May the Year of the Monkey be a Good One for Malaysia’s Environment
A crab-eating macaque gazes pensively into the camera. Let's hope all monkeys will have plenty to celebrate throughout this coming Year of the Monkey. Photo Credit: Wikimedia Commons
The Year of the Monkey is just about to kick off according to the Chinese calendar so we might as well make the coming year one in which we pay a lot more heed to the wellbeing of monkeys and other wildlife. That is the message of Ang Lai Soon, a Malaysian Chinese environmentalist in Sarawak, for the citizens of the country.
The earth’s resources are finite, he warned, and we will continue recklessly exploiting them at our own peril. He noted that the planet, already overpopulated, will see further population explosions in coming decades, especially in India and on the African continent. The number of people on earth is projected to rise to over 11 billion by 2100, from the current 7-plus billion, thereby ballooning by another 40% within less than a century from the current figure. All these new mouths to feed will place further strains on already stressed ecosystems in developing countries, which can ill afford to feed and house their current populations as it is.
“This [is] the most important day in the year for every ethnic Malaysian Chinese, and is one when we can allow ourselves to be proud of our contribution to the harmony and prosperity our nation enjoys,” the prominent social and environmental activist said. Cheers to that.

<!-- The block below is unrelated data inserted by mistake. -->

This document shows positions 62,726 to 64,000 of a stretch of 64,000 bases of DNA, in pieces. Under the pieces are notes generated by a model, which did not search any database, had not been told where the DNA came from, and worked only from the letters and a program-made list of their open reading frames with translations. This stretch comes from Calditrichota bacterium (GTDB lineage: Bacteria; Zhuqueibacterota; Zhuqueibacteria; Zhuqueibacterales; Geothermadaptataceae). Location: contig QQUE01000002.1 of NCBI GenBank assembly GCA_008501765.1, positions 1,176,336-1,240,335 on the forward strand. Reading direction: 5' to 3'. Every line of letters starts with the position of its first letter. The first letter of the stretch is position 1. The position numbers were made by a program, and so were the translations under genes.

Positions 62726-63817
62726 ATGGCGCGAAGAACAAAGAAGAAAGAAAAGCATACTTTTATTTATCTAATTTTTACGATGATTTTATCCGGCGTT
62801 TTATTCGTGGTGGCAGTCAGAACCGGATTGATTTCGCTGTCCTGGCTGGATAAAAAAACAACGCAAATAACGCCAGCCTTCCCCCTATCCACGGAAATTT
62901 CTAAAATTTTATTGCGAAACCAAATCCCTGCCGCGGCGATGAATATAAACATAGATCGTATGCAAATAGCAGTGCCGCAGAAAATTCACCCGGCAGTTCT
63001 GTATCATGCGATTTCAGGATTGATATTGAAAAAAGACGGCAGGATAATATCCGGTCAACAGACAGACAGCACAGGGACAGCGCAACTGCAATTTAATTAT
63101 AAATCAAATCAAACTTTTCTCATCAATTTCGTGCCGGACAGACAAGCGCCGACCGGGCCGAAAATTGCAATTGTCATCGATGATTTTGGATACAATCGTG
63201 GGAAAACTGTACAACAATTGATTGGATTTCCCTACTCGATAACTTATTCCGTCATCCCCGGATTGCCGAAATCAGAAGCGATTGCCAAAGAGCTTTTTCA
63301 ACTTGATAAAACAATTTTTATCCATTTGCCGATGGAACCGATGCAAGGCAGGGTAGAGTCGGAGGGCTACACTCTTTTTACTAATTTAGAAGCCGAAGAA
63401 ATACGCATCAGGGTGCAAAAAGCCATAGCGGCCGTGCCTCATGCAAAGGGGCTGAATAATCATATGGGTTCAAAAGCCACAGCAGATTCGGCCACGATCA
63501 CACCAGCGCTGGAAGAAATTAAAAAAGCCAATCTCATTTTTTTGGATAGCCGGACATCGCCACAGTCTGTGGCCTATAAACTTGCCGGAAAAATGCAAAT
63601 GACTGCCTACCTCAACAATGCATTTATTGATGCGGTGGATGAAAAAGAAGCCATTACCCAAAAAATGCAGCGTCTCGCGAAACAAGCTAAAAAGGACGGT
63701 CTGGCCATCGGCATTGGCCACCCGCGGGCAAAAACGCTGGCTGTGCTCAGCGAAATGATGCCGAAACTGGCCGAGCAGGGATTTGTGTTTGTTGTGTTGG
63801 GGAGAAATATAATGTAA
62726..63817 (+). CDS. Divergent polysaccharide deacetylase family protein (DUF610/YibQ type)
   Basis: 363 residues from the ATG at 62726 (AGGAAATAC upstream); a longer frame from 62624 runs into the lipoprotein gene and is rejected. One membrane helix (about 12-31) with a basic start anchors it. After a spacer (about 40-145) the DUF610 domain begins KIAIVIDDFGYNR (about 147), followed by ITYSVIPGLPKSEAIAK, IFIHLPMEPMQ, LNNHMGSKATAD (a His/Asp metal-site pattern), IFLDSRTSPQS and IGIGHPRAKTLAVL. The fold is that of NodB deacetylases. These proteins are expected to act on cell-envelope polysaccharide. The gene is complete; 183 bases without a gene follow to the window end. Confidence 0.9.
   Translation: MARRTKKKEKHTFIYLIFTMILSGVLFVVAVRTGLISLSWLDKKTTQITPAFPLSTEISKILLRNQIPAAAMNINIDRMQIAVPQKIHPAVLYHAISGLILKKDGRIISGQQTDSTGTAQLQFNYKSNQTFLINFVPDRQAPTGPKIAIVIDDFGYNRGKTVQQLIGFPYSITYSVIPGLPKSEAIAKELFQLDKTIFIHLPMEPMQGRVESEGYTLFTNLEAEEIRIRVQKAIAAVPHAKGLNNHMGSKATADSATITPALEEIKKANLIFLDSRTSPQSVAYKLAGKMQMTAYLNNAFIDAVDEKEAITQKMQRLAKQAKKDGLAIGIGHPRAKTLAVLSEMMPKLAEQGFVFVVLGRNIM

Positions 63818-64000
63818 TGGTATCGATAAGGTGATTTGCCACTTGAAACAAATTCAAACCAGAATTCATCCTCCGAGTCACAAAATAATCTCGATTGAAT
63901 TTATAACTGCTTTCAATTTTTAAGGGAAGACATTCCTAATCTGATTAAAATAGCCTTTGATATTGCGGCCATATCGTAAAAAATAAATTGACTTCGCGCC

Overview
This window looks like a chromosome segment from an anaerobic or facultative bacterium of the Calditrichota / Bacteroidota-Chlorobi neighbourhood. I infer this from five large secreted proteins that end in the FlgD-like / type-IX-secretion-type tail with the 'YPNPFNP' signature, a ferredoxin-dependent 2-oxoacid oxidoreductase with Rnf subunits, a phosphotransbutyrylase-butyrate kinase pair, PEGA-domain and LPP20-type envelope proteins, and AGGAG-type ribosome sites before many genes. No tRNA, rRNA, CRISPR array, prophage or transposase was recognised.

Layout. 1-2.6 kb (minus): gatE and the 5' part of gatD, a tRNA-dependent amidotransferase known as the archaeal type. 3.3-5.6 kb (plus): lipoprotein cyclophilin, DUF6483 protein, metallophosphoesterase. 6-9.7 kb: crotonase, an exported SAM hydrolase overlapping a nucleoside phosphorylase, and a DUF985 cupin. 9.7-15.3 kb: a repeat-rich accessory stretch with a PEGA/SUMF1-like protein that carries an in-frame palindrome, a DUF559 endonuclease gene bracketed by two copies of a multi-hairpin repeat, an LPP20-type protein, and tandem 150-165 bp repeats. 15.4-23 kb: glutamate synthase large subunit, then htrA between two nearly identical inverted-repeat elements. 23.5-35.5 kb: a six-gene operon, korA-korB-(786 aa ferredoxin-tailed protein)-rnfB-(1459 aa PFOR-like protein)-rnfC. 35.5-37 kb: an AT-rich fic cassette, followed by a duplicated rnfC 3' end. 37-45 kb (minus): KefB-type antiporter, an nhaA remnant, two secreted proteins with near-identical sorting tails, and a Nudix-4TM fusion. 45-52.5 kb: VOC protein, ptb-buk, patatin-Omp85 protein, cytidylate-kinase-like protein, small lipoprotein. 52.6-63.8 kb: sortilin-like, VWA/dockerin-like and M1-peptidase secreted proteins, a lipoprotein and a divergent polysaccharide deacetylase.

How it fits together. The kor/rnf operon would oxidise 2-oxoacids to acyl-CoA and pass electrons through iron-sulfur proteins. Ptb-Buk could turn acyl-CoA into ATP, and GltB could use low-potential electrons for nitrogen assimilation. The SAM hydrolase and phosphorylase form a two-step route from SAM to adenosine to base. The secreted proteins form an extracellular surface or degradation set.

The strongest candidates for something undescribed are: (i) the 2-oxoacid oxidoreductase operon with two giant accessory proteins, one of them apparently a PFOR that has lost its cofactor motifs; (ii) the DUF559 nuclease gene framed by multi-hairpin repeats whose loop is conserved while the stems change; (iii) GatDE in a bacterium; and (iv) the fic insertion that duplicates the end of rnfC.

Here is hoping that the coming year will be a better one than 2015 – the Year of the Sheep in the Chinese zodiac – was, given that last year was fraught with plenty of setbacks and outright disasters. Primary among them was the bauxite fiasco in Pahang, which wreaked havoc on the local ecology, both on land and in the sea. Wildlife trafficking remained rampant and government initiatives to curb it appeared to be half-hearted and generally inefficient.
“We have not seen any notable illegal wildlife trader arrested [over the past year],” environmental activists Sean Whyte and Jennifer Yeap pointed out in early January while reflecting on the environmental failures of 2015. “We have seen more cases of illegal logging – though, seemingly, law enforcement officials have not.” They added: ” Attitudes towards animals in Malaysia seem entrenched in the 19th century.”
That may be a bit harsh as the country has come a long way in addressing environmental issues, albeit with mixed results. Yet it’s undeniable that far more will need to be done if citizens of the nation want to ensure that their children and their children’s children will enjoy the same natural bounty as they and their parents have done. May the Year of the Monkey be a good one in Malaysia for wild animals, monkeys included!